Presentation Speech by Professor Christer Höög, Member of the Nobel Assembly at Karolinska Institutet, 10 December 2010
|Professor Christer Höög delivering the Presentation Speech for the 2010 Nobel Prize in Physiology or Medicine at the Stockholm Concert Hall.
Copyright © The Nobel Foundation 2010
Photo: AnnaLisa B. Andersson
Your Majesties, Your Royal Highnesses, Ladies and Gentlemen,
The 2010 Nobel Prize in Physiology or Medicine rewards one of the great medical advances of our age, in vitro fertilisation − also called test tube fertilisation. Like a miracle, this method has enabled many involuntarily childless couples to have babies.
Behind this scientific breakthrough was British researcher Robert Edwards. Starting with his basic scientific research on reproductive biology, he saw the potential for treating infertility, a medical condition that afflicts more than 10 per cent of humanity.
Infertility is often caused by the failure of sperm and eggs to meet in the natural way. In the early 1960s, Edwards decided to try to develop a method for fertilising human eggs outside the body and only then returning them to the woman. This visionary research project ran into resistance from the establishment, since it raised questions about the beginnings of life and the natural limitations of humans. At an early stage, Edwards thus initiated an ethical debate about in vitro fertilisation − a debate that helped this method to become generally accepted over time.
Many scientific issues needed to be resolved in order for in vitro fertilisation to become a reality − issues that Edwards addressed systematically. During the 1960s he clarified the maturation process of human eggs outside the body and in what way various hormones affect this process. In 1969, Edwards and his colleagues showed that human eggs could be fertilised outside the body, a revolutionary discovery.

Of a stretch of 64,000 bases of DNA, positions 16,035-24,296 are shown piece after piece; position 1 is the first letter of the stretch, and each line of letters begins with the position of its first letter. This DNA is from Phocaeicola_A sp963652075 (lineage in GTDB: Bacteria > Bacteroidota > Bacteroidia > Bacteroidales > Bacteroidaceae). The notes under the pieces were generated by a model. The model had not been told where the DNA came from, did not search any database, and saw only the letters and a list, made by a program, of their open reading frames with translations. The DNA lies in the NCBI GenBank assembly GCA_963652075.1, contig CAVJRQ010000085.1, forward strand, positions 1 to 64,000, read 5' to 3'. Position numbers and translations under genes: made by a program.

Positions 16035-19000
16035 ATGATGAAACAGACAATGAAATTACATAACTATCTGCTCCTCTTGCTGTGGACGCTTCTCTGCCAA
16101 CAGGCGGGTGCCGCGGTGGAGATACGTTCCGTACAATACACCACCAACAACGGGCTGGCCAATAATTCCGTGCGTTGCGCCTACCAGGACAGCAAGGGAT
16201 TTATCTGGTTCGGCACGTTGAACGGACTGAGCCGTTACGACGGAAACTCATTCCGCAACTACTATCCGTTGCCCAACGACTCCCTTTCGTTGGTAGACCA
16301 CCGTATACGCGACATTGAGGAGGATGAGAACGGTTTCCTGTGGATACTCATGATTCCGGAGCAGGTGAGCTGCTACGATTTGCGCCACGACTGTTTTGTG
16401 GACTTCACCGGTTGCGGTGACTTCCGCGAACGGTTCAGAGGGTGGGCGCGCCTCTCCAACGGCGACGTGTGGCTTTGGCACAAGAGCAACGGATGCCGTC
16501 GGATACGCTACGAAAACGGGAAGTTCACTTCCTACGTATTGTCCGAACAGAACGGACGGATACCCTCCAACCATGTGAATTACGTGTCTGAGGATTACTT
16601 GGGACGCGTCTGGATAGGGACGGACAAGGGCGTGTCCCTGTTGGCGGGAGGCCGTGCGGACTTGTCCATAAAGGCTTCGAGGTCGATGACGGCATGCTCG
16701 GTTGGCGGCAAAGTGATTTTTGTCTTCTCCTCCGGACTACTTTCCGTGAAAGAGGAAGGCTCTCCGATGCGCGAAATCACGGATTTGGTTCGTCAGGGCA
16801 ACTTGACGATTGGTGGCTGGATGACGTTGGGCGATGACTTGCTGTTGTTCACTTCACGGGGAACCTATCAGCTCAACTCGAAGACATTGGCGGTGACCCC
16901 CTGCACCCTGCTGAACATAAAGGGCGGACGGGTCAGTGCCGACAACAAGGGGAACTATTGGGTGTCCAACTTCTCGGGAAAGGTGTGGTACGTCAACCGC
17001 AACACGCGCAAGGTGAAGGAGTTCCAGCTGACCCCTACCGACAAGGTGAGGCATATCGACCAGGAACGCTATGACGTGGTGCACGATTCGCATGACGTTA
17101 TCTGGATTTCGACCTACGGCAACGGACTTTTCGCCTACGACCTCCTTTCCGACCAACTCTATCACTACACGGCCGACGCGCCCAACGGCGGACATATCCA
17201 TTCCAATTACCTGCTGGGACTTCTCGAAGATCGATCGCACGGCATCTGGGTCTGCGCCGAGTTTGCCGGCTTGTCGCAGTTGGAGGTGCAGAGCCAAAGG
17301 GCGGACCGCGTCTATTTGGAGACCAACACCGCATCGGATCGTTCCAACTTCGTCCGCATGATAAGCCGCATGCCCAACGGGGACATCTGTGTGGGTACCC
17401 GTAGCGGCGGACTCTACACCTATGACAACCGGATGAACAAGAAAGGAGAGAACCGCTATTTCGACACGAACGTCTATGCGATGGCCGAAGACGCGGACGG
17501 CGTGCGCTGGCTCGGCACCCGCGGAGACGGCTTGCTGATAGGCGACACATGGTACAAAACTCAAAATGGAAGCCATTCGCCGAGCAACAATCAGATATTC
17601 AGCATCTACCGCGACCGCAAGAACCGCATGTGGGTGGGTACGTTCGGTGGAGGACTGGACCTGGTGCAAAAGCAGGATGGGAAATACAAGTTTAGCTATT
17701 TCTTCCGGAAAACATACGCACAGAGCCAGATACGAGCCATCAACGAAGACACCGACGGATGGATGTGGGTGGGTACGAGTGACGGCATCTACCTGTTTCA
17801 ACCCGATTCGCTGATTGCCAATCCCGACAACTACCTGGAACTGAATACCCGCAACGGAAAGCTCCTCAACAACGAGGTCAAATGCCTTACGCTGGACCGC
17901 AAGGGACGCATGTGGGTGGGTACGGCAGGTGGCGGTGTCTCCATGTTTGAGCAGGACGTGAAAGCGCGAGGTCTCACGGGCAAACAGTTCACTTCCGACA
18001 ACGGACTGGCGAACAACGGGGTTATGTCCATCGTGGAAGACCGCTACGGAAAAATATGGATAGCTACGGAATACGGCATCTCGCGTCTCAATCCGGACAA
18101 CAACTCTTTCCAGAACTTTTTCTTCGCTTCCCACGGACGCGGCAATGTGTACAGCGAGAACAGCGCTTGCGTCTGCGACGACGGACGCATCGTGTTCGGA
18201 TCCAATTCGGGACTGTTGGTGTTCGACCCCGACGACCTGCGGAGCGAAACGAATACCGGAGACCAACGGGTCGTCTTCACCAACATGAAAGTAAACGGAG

Working with gynaecological experts, Edwards then began the research work that was required in order to transform basic scientific insights into clinical treatment. They succeeded in showing that a human egg fertilised outside the body could generate an early embryo. But the most important question remained: Could an egg fertilised outside the body lead to a pregnancy and the birth of a baby?
After many years of experiments, this question was finally answered. On July 25, 1978, Louise Joy Brown was born − the first baby conceived through in vitro fertilisation. Today in vitro fertilisation is an established method for treating infertility, and with the help of this method more than four million babies have been born. These babies are as healthy as those born in the natural way, and many of them have now reached adulthood and have had babies of their own.
By charting a new territory in medicine, Robert Edwards has given new hope to millions of people who were involuntarily childless. With his scientific vision and his personal courage, he has showed all of us an example of how a medical therapy, though highly controversial at first, can become established over time.
Dear Robert Edwards,
The development of human in vitro fertilisation has made it possible to treat infertility, a medical condition that afflicts a large proportion of humanity. Your pioneering work therefore represents a monumental achievement that truly can be said to confer the greatest benefit to mankind. The result of your work has touched us all, giving millions of infertile couples a precious gift, a child.
On behalf of the Nobel Assembly at Karolinska Institutet, it is my great privilege to convey to you our warmest congratulations and our deepest admiration.
In the absence of this year’s Nobel Laureate in Physiology or Medicine, I ask Professor Edwards’ wife and long-term scientific companion, Dr Ruth Fowler Edwards, to come forward and receive his Prize from the hands of His Majesty the King.
Their work and discoveries range from how cells adapt to changes in levels of oxygen to our ability to fight global poverty.
See them all presented here.